Setting: not reported.

Period: not reported.

Sample size: not reported.

Participants

15 individuals with AFD, but only 6 participants were randomized (4 treatment; 2 placebo).

Sex: 5 male, and 1 female.

Mean age: male was 35 years and female was 42 years.

Interventions

Placebo (saline) or enzyme replacement therapy (agalsidase beta 1 mg/kg every other week - Fabrazyme).

Follow up: 18 months.

OutcomesCardiopulmonar exercise test, forced expiratory volume and forced vital capacity. History and physical examination, a baseline electrocardiogram, transthoracic echocardiogram, and a pulmonary function test (spirometry) were also performed.
Notes

First, the authors compared baseline cardiopulmonary exercise tests performed noninvasively, next, they assessed the impact of alfa galactosidase A on exercise tolerance by serial non-invasive cardiopulmonary exercise tests. The six participants randomized were part of a phase IV trial evaluating enzyme replacement therapy. 9 additional participants completed invasive cardiopulmonary exercise tests as baseline examinations. These participants did not have follow-up exercise tests and were not randomized to drug or placebo, neither evaluated in this systematic review.

The funding was provided by Genzyme Corporation.

For future updates of this review, we will contact authors to clarify methodological issues.

Risk of bias
BiasAuthors' judgementSupport for judgement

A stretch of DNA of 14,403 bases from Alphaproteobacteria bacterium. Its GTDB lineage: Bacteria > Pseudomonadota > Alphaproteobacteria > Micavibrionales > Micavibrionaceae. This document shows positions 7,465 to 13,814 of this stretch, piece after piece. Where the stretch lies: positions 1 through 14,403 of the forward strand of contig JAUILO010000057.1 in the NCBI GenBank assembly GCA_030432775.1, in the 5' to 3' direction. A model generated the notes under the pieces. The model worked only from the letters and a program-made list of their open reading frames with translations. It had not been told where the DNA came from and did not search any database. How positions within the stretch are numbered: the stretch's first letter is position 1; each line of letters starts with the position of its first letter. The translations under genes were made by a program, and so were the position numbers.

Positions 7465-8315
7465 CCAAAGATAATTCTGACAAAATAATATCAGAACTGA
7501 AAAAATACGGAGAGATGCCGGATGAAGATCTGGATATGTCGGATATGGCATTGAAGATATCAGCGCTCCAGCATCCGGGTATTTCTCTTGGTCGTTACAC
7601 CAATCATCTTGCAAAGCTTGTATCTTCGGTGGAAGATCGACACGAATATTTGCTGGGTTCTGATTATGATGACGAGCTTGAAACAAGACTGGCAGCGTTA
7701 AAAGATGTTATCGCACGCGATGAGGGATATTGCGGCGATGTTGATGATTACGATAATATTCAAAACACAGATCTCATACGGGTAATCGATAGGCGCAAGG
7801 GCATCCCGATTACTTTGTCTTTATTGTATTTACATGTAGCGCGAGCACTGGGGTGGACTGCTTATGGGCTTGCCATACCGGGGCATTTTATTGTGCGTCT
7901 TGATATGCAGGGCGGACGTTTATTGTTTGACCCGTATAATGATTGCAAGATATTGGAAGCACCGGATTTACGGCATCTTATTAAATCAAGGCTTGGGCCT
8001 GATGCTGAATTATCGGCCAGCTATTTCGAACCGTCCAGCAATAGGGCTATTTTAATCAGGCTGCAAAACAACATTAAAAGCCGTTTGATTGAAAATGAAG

Random sequence generation (selection bias)Unclear riskStated as "randomized".
Allocation concealment (selection bias)Unclear riskUnclear
Blinding (performance bias and detection bias)
All outcomes
Unclear riskStated as "randomized in a double-blind fashion".
Incomplete outcome data (attrition bias)
All outcomes
Unclear riskNot discussed.
Selective reporting (reporting bias)Low risk 
Other biasHigh riskThe funding was provided by Genzyme Corporation.

Eng 2001

Methods

Trial design: phase-3 double-blind RCT.

Single-center or multicenter: not reported.

Setting: not reported.

Period: not reported.

Sample size: not reported.

Participants

58 participants with AFD (56 males) (29 each group).

Age average in the placebo group 28.4 years and in the treated group 32.0 years.

Inclusion criteria: patients should be over 16 years old, with alfa-galactosidases levels in the plasma lesser than 1.5 nmol/hour/mL or levels of leucocytes activity smaller than 4 nmol/hour/mg and, levels of creatine lesser than or equal to 2.2 mg/dL.

Exclusion criteria: participants who had carried through renal transplant or were carrying through dialysis.

Interventions

Patients received placebo or alfa-galactosidases 1 mg/kg intravenously every 2 weeks.

Follow up: 5 months.

OutcomesPrimay endpoint was percentage of patients in whom renal microvascular endothelial deposits og Gb3 were cleared. It was also evaluated the histologic clearance of microvascular endothelial deposits of Gb3 in the endomyocardium and skin, changes in the level of pain and the quality of life, urinary creatine, urinary proteic excretion, renal function and dermatological characteristics of glicolipides accumulation in the dermis. The individual scores for the kidney-, heart-, and skin-biopsy specimes and the composite scores for all three types of specimens were compared at baseline and after the week-20 infusion.